Forget Money On The Sidelines, Institutional Investors Are All-In
We have discussed the money-on-the-sidelines fallacy a few times recently in the context of the circular money-flows (clear misunderstanding of the idea of a buyer and a seller) as well as mutual fund cash levels, retail sentiment, demographic shifts, and insider transactions. There is mounting evidence, as Morgan Stanley's Michael Wilson notes, that 'make no mistake...institutional investors are all-in' as the rolling beta of mutual funds relative to the S&P 500 tops 1.10x at multi-year highs, institutional investors are most exposed to high beta sectors since MS data began, and long/shorts funds are near their most levered long since MS records began. Combine this with the massive surge in Insider Selling transactions in the last few weeks (apropos Charles Biderman's comments on the rally's support by Insider buying til now) and perhaps bearish retail sentiment will lead this market down as we hope that finally 'money-on-the-sidelines' fades from the parlance of all but the most aged and incompetent of market prognosticators.
Mutual Fund 1 Month Rolling Beta vs S&P 500 at record highs and well over 1x...
The percent of institutional investors who are most overweight the high beta sectors is at record highs...
And long/short funds are increasingly highly levered long with Gross (Delta-adjusted) near record highs...
Insider-selling transactions have surged after Insider-Buys dominated for much of the last few months...
And so perhaps it is the retail investor with their rising bearish sentiment (lower pane) that leads the market down this time once again - as it did in 2011...
Charts: Morgan Stanley and Bloomberg
And perhaps the clearest (and most to the point on commentators perspectives) explanation of the 'money flow' myth from a 2007 John Hussman article:
The 'money flow' myth
I am increasingly losing confidence that Wall Street operates on a well-defined base of knowledge. Instead, I am struck by the number of platitudes and false constructs that seem to dominate the investment management industry.
First, we should be very clear that there is no such thing as money going into or out of a secondary market. When stocks are issued in an IPO, or bonds are floated to investors, companies receive funds from investors and, in return, give investors pieces of paper called stocks and bonds, as evidence of the investors' claim on some future stream of cash. This is a 'primary market' transaction.
Once those pieces of paper are issued, they are traded between investors in the 'secondary market'. When we talk about the stock market, we're talking almost exclusively about the secondary market, because new issues make up a very small part of total activity.
Dear Wall Street analysts and financial reporters - when investors purchase a stock in the secondary market, the dollars that buyers bring 'into' the market are immediately taken 'out of' the market in the hands of the sellers. It is an exchange. This is why the place it happens is called a 'stock exchange'. The stock market is not an air balloon into which money goes in or out and expands or contracts that balloon. Nor is it a water balloon that is expanded by pouring in 'liquidity'. Prices are not driven by the amount of money that buyers 'put in' or sellers 'take out' (as those dollar amounts are identical). Prices are determined by the relative eagerness of the buyer versus the seller.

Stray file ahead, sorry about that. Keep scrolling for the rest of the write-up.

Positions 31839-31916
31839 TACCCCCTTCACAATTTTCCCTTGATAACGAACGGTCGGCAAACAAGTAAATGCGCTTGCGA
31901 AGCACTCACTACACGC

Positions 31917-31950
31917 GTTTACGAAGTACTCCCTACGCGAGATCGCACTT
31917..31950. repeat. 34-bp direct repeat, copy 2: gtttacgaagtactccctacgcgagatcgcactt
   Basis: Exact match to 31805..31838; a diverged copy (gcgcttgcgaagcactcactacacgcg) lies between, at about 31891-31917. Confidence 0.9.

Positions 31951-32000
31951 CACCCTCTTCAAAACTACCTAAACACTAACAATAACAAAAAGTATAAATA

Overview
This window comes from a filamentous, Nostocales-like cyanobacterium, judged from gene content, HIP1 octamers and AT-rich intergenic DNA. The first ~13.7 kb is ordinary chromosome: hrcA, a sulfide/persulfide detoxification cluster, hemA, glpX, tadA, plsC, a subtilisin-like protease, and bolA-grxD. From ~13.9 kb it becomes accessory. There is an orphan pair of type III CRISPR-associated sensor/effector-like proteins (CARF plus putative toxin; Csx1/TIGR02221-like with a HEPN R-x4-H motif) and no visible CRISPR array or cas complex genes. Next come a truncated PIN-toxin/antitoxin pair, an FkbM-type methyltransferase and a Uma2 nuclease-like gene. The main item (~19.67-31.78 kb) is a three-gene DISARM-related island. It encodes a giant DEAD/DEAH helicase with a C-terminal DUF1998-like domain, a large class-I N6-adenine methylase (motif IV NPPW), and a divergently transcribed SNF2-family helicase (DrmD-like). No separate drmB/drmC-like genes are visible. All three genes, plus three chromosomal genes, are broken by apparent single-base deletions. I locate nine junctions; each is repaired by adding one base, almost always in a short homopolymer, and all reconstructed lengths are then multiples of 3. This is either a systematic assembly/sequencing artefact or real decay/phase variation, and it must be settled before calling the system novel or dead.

If a dentist in Poughkeepsie is willing to pay up 10 cents to buy a single share of General Electric, the total market value of General Electric increases by over $1 billion (GE has 10.28 billion shares outstanding - do the math). In this way, market capitalization can be created and destroyed out of thin air and on the smallest of trading volumes. So you'd better be sure that the there is a sound and fairly reliable stream of expected cash flows backing up the value of the securities you're buying.
Cash does not ever find a 'home' in a secondary market. Every time you hear the phrase 'investors are putting money into' or 'investors are taking money out of', or 'money is flowing out of - and into', it is a signal that the speaker is unable to distinguish a secondary market from a primary one.
As I used to teach my students, if Mickey sells his money market fund to buy stocks from Ricky, the money market fund has to sell some of its T-bills or commercial paper to Nicky, whose cash goes to Mickey, who uses the cash to buy stocks from Ricky. In the end, the cash that was held by Nicky is now held by Ricky, the money market securities that were held by Mickey are now held by Nicky, and the stock that was held by Ricky is now held by Mickey. There may have been some change in the relative prices between cash, money market securities and stocks, depending on which of the three was most eager, but there is precisely the same amount of 'cash on the sidelines' after that set of transactions as there was before it.